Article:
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Business Logic

  1. Introduction
  2. The scenario


We’ve previously used TLA+ mostly for distributed systems problems, but you can also used it to model business logic. First we’ll go from requirements to a mathematical specification. Then we’ll show two implementations of the specification that lead to the satisfaction of the scenario requirements. Those implementations will be the model for the business logic code to be developed. We’ll demonstrate how formal specifications can be used to perform tests of implementations, as well as high confidence refactors.

The scenario

A software design/consulting firm has been contracted to build a website that allows users to watch instructional workout videos online. Let’s say it’s called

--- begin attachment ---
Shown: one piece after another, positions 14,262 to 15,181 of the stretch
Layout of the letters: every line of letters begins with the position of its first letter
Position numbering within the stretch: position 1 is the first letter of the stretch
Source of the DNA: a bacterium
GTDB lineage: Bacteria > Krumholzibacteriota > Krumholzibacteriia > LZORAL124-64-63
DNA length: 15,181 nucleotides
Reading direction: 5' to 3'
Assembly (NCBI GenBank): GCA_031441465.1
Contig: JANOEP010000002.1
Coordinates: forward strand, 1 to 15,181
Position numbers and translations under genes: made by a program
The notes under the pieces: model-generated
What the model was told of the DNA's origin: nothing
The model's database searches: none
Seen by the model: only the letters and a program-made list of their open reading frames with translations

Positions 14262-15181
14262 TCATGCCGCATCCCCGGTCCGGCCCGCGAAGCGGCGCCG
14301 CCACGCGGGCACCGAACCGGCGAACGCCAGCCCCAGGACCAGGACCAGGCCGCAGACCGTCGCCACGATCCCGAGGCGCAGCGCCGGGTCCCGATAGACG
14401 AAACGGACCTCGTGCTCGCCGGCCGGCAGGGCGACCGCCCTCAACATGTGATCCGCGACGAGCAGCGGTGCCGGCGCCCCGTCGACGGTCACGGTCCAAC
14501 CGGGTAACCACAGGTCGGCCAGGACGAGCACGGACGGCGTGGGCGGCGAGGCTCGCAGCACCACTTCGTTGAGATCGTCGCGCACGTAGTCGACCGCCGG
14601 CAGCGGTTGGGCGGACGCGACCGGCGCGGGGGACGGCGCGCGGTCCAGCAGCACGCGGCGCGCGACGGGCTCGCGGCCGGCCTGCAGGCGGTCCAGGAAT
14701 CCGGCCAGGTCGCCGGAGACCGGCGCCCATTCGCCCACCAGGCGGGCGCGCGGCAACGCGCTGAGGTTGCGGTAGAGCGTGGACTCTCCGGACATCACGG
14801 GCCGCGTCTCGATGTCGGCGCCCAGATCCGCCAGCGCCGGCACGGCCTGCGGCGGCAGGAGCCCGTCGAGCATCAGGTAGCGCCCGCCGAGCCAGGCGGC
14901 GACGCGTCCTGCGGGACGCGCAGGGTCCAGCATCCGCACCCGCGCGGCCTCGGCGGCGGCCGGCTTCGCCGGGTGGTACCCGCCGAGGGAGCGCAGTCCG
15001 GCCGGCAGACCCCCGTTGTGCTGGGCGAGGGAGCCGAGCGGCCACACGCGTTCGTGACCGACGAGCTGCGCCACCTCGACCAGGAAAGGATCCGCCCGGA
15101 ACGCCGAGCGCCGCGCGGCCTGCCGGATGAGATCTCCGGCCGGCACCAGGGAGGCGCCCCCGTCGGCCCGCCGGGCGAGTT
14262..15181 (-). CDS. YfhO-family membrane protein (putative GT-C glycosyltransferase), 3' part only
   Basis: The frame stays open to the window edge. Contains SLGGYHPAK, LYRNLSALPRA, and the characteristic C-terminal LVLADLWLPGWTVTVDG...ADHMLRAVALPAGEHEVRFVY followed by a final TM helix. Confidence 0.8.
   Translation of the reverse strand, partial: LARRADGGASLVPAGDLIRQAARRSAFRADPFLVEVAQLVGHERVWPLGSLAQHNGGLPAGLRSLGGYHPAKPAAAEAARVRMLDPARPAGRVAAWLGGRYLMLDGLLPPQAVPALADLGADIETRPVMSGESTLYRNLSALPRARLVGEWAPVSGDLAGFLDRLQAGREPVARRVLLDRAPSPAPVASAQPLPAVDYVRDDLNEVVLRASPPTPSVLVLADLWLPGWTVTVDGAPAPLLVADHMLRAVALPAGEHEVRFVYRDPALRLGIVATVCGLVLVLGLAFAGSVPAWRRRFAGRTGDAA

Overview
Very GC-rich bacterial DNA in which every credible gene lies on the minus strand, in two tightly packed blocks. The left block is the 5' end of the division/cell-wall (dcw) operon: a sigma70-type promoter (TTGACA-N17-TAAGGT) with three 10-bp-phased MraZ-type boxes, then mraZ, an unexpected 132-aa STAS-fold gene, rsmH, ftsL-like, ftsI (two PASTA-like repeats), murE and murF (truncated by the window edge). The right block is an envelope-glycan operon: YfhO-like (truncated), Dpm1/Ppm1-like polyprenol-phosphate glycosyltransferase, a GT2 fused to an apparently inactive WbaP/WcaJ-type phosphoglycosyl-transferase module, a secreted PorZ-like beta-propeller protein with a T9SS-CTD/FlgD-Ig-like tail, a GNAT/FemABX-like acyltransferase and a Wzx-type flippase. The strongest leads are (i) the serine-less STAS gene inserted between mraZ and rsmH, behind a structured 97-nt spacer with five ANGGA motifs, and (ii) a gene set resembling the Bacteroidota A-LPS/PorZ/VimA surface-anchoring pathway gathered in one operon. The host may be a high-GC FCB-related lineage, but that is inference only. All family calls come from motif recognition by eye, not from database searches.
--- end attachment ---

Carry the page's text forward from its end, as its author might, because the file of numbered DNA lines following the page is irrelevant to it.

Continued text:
It was founded by former gym and magazine executives, so they have lots of ideas on how to maximize their profits (or gains, if you will). We’re talking trial memberships that convert into paid memberships, payment processing and cancellation penalties!

In the following pages, we’ll get to be three different people:

  • The Enterprise Architect: who distills the requirements into standard form, makes the architectural choices and writes the formal interface specification.
  • The Junior Developer: who is dropped into this project and struggles through the requirements piece by piece.
  • The Principal Engineer: who jumps in and saves the day by reimplementing the requirements in a cleaner fashion.

It’s basically Rashomon, but presented clearly and in chronological order. And with higher stakes, at least according to the CEO.

Don’t worry: despite the tone, we’re going rigorous with requirements.